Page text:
“During peace time a scientist belongs to the world, but during war time he belongs to his country”-Fritz Haber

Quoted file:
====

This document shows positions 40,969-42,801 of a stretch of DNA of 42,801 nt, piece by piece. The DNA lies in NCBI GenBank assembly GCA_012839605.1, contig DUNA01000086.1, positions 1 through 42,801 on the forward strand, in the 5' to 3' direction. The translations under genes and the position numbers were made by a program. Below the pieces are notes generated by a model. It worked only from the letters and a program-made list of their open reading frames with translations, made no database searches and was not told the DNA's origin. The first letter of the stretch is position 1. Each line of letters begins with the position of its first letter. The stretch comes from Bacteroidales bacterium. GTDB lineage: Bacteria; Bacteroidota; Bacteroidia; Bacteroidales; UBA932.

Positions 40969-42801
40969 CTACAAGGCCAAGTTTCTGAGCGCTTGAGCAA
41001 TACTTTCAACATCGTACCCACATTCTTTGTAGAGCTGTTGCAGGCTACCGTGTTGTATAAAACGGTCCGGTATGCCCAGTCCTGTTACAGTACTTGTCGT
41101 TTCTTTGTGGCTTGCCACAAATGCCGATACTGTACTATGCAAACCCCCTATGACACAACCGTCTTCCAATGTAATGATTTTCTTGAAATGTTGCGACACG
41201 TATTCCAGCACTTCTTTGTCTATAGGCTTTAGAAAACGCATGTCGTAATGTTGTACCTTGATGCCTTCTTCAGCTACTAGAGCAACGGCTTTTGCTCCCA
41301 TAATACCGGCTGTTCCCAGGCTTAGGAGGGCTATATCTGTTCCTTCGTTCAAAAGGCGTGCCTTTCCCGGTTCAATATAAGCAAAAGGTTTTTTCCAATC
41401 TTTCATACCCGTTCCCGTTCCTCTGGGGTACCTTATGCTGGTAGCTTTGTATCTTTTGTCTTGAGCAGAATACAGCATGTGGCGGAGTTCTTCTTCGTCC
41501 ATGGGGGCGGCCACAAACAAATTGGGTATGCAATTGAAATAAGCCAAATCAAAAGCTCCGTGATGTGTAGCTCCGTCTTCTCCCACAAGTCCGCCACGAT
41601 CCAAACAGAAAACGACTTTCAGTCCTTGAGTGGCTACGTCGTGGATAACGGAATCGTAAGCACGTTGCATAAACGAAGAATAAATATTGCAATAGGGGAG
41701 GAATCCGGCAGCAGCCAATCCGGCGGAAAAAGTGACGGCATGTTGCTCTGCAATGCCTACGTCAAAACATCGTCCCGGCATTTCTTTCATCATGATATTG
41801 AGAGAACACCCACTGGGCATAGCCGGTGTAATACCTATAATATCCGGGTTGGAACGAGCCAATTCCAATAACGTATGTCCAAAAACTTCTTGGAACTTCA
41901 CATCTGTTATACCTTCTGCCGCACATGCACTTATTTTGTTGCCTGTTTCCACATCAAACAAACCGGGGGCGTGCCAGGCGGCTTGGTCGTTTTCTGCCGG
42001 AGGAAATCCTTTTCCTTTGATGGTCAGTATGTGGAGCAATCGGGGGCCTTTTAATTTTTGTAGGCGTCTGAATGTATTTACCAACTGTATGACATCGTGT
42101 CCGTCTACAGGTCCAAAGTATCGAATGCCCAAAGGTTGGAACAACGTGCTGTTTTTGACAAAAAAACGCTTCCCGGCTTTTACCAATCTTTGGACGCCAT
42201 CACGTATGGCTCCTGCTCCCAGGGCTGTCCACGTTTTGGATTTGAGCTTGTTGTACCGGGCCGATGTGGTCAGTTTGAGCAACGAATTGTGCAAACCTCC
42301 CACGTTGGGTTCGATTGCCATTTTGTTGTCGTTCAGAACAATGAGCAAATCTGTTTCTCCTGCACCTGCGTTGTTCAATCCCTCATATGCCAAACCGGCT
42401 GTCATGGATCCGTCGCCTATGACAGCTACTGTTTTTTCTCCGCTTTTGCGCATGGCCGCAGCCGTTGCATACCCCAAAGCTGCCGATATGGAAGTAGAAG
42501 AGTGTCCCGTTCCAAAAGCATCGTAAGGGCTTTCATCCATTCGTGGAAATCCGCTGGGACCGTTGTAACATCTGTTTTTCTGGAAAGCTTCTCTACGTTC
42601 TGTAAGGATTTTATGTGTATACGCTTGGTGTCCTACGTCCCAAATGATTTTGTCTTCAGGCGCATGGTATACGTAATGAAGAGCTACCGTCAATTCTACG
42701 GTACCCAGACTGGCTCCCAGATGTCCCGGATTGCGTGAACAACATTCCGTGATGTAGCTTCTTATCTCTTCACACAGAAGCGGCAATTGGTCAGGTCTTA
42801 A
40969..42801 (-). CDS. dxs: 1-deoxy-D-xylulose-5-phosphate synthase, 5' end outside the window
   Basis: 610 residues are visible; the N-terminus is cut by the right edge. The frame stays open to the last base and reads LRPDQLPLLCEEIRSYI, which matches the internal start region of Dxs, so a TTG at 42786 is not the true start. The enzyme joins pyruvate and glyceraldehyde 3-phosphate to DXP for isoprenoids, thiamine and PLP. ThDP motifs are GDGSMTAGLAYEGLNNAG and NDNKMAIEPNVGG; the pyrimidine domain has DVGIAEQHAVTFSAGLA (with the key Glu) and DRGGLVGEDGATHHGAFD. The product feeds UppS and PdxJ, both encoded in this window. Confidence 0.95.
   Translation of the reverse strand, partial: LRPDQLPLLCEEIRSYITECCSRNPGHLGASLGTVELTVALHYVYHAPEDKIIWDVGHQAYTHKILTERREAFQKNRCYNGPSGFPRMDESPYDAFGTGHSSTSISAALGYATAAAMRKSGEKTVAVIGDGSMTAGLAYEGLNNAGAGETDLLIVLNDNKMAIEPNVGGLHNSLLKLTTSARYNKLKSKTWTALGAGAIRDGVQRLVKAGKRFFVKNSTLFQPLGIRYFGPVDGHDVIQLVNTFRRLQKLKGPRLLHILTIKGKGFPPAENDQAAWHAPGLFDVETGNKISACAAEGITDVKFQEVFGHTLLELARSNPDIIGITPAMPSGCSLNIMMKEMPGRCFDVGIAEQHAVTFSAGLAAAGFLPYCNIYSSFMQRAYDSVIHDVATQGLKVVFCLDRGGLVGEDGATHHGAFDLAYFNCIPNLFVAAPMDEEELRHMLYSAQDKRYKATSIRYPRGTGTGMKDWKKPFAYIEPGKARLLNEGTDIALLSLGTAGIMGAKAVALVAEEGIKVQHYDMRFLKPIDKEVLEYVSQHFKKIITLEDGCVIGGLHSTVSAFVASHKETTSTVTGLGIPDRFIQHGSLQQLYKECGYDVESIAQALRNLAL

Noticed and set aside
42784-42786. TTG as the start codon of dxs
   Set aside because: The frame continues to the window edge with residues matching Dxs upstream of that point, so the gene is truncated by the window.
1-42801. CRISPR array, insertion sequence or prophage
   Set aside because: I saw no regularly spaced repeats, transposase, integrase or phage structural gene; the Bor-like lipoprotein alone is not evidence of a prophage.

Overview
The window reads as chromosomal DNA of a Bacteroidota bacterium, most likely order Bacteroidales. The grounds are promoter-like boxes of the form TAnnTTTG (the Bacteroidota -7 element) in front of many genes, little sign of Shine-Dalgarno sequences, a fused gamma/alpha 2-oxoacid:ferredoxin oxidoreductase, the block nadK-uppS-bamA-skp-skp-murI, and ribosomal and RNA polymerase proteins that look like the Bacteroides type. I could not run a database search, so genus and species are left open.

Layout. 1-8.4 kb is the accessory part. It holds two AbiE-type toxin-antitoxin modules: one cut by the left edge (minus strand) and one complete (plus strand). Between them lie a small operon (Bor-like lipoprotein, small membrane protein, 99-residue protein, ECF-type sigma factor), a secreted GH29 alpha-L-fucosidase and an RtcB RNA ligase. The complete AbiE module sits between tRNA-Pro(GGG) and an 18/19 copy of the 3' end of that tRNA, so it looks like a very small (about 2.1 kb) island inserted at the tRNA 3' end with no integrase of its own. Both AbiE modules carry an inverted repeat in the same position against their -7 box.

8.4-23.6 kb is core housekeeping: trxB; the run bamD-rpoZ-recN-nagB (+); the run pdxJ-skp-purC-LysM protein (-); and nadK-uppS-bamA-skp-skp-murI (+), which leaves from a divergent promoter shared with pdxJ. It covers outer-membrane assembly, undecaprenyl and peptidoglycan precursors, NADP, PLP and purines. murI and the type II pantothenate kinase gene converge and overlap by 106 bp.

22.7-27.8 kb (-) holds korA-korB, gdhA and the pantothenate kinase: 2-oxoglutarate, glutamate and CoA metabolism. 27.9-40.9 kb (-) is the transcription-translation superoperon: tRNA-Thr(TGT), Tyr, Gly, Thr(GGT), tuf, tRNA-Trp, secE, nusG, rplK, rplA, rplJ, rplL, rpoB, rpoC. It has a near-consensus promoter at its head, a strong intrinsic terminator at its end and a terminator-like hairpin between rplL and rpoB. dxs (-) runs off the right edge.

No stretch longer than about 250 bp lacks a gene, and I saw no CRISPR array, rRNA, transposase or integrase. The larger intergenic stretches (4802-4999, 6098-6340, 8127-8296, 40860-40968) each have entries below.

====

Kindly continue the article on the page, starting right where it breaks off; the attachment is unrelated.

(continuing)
Here lies the ashes of the famous chemist Fritz Haber and his first wife Clara. Fritz had a heart attack and managed to recover, but not fully. He died of heart failure on January 29, 1934 at the age of 65. This “Father of Chemical Warfare” is known for developing and deploying chlorine and other poisonous gases, the development of gas masks with absorbent filters, and trench warfare in World War 1. Even though he was too old to enlist in military service, this scientist was given the rank of captain. He was most known for the Haber process (the reaction of nitrogen fixation to industrially produce ammonia), the Haber-Weiss reaction (a reaction in cells that creates oxidative stress), and the development of several fertilizers and explosives. He was also given the Nobel Peace Prize in 1918 for synthesizing ammonia for fertilizers and explosives. In 1898 Haber published a textbook on Electrochemistry, which was based on some lectures he gave. In 1905 he had published his book on the thermodynamics of technical gas reactions, in which he recorded the production of small amounts of ammonia from N2 and H2 at a temperature of 1000° C with the help of iron as a catalyst. This German chemist was proud of his work even when no one, including his family, stood with him. Clara and his first son later committed suicide because of the shame in what Haber did in chemical warfare, but even the lack of faith in his family didn’t slow him down. He will be dearly missed, but always remembered.
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